Russian VPN users experience a fresh wave of service issues

Russian map with flag and text VPN

New reports coming out of reliable sources in Russia have suggested that there has been a new wave of service issues with various VPN services in the country.

Experts believe that these have been caused by Russian authorities attempting to block VPN services in the country or testing methods locally to achieve blockages more widely.

What problems have VPN users in Russia been experiencing?

Starting from 7th August 7th, there has been a wave of complaints from Russian netizens regarding glitches and technical issues in their VPN services.

These problems appear to be targeting subscribers of major Russian mobile networks such as MTS, MegaFon, Beeline, Tele2, Yota, and Tinkoff Mobile.

Interestingly, according to Security Lab, the situation seems a less problematic and more stable for those using VPNs on fixed-line providers like Rostelecom.

To date, it seems that the problems are not particularly widespread.

Independent Russian media outlet Mediazona says the issue has only been faced by some users in some areas, with most complaints originating from Moscow and St Petersburg and their surrounding areas. Tatarstan is another area where there have been some problems.

What is causing the VPN issues in Russia?

The Russian technical support project Na Svyazi has said that the issue is almost certain to be as a result of actions taken by the Roskomnadzor, the Russian communications authority which oversees the extensive online restrictions and state censorship in Russia.

Interestingly, it has also being reported that the problems have affected a wide range of VPN protocols, including WireGuard, OpenVPN, IPSec, Shadowsocks, and IKEv2.

In addition, the Telegram channel Esher II has stated that the VPN protocols L2TP and PPTP have been blocked in this latest wave of issues as well.

Not all VPN providers have been affected by the new problems at the time of writing. Na Svyazi has claimed that those VPNs that have experienced service issues are:

  • Psiphon
  • VPN Generator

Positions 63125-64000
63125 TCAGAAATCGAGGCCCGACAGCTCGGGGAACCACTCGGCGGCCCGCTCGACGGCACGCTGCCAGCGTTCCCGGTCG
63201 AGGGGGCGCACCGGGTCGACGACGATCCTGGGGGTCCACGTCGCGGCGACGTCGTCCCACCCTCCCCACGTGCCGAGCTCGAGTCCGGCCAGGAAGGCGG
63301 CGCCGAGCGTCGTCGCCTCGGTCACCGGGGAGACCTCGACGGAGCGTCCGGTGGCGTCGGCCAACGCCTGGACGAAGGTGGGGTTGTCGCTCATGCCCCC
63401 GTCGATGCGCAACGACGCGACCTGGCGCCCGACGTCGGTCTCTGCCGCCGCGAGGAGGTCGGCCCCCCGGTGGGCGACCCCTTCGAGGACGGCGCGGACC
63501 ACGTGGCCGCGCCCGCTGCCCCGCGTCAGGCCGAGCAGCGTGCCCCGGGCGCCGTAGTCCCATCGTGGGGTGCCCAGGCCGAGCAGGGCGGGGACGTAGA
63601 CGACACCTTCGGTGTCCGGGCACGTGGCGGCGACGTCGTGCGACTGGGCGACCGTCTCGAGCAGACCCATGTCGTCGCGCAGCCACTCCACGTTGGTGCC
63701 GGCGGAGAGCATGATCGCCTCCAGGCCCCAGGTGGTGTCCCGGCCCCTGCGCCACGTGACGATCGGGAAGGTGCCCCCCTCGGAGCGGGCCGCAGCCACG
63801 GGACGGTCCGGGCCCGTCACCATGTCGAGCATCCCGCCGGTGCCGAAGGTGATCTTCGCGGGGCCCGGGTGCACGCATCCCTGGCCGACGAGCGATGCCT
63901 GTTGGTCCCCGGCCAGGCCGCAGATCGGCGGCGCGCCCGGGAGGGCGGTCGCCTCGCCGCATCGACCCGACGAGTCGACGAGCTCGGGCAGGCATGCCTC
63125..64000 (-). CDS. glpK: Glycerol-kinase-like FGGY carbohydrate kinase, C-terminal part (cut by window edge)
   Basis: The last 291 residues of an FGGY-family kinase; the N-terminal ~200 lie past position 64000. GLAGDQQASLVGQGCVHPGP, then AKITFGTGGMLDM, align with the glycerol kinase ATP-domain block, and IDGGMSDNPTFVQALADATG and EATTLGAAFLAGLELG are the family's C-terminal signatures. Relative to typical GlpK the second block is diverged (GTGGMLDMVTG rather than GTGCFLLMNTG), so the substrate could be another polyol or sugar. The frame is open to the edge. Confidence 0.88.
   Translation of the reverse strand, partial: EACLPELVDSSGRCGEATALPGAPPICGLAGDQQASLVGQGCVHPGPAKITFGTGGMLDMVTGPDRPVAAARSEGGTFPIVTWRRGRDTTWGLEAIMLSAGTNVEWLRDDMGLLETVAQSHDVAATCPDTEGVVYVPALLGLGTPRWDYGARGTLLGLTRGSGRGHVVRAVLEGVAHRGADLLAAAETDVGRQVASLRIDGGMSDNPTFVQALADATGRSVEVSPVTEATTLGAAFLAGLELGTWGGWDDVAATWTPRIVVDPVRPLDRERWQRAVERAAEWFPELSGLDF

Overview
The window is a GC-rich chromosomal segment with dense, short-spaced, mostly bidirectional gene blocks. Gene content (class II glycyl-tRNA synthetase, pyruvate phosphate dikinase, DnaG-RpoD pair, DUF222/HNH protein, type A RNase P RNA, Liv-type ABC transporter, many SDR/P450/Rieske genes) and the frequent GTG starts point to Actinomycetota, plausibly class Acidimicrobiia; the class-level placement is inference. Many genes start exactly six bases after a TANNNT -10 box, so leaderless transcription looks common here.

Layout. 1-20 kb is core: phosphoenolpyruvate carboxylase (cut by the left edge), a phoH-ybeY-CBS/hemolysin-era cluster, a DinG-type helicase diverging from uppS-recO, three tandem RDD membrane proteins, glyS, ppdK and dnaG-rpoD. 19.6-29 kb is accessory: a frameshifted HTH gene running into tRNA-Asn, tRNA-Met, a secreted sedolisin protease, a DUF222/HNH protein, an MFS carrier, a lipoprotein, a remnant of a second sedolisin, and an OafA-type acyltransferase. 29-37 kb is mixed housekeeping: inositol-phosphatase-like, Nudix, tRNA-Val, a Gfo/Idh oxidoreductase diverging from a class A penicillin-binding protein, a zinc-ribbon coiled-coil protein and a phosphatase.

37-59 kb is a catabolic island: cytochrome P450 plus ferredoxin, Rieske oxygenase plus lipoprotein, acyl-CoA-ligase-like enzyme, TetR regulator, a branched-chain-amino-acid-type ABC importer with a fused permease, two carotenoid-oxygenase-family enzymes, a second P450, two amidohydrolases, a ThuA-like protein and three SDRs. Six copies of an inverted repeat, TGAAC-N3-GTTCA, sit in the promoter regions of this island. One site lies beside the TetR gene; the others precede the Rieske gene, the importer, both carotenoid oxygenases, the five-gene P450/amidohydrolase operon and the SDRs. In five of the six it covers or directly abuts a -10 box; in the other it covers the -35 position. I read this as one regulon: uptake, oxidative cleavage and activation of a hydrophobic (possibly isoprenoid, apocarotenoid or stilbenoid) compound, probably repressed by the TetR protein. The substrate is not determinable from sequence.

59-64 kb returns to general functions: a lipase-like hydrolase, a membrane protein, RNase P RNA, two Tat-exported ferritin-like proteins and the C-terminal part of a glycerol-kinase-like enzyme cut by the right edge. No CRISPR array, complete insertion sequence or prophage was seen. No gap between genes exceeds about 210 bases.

• Lantern
  • Windscribe
  • Tachyon
  • Betternet
  • Cloudflare
  • Urban VPN
  • Terona VPN
  • Amnezia
  • Private Internet Access
  • Proton VPN
  • OpenVPN Connect
  • Planet VPN
  • iVPN
  • Xeovo
  • Surfshark VPN
  • Tunnelbear VPN
  • P4PN

The website reports Terone VPN customer support attributing the problems to “another wave of blockages from Roskomnadzor.”

Who is affected and what can they do?

So far, it seems that the latest wave of VPN blockages are only affecting individuals. To date, business users seem to be unaffected.

Speaking to under the pseudonym ValdikSS, who created the block circumvention service AntiZapret said the latest wave of VPN blocks had targeted private servers that users independently configured using foreign providers.

He also noted that this blockage differs from previous Roskomnadzor efforts as it appeared that this time, the Roskomnadzor was using new strategies to evaluate traffic type and blocking connections to help it determine which connections are using a VPN.

This approach suggests that the Roskomnadzor’s objective is to disrupt individual VPN usage without impacting on businesses that are vital to Russia’s flailing economy and which rely on VPNs to get out of the Russian online restrictions and engage with the wider world.

It is believed that in the not-too-distant past, businesses in Russia have been asked about their VPN provisions with a view to ensuring that these were not impacted by any state blocks that might be put in place.

Back in 2021, the Russian Central Bank sent a letter asking exactly that and which ended up leaking online.

Such an approach is ambitious but also doomed to failure as most VPNs will do their homework and quickly work out a way around blocks of this type.

Our advice to Russian VPN users affected by this latest wave of Roskomnadzor censorship is to hang-tight and check in with your VPN to see what they are doing to tackle the problem.

If you aren’t satisfied, move over to another VPN provider that is evading the blocks, such as ExpressVPN or NordVPN. Take a look at our Best VPN for Russia guide to help you choose.

Author: David Spencer

Cyber-security & Technology Reporter, David, monitors everything going on in the privacy world. Fighting for a less restricted internet as a member of the VPNCompare team for over 7 years.

Away from writing, he enjoys reading and politics. He is currently learning Mandarin too... slowly.

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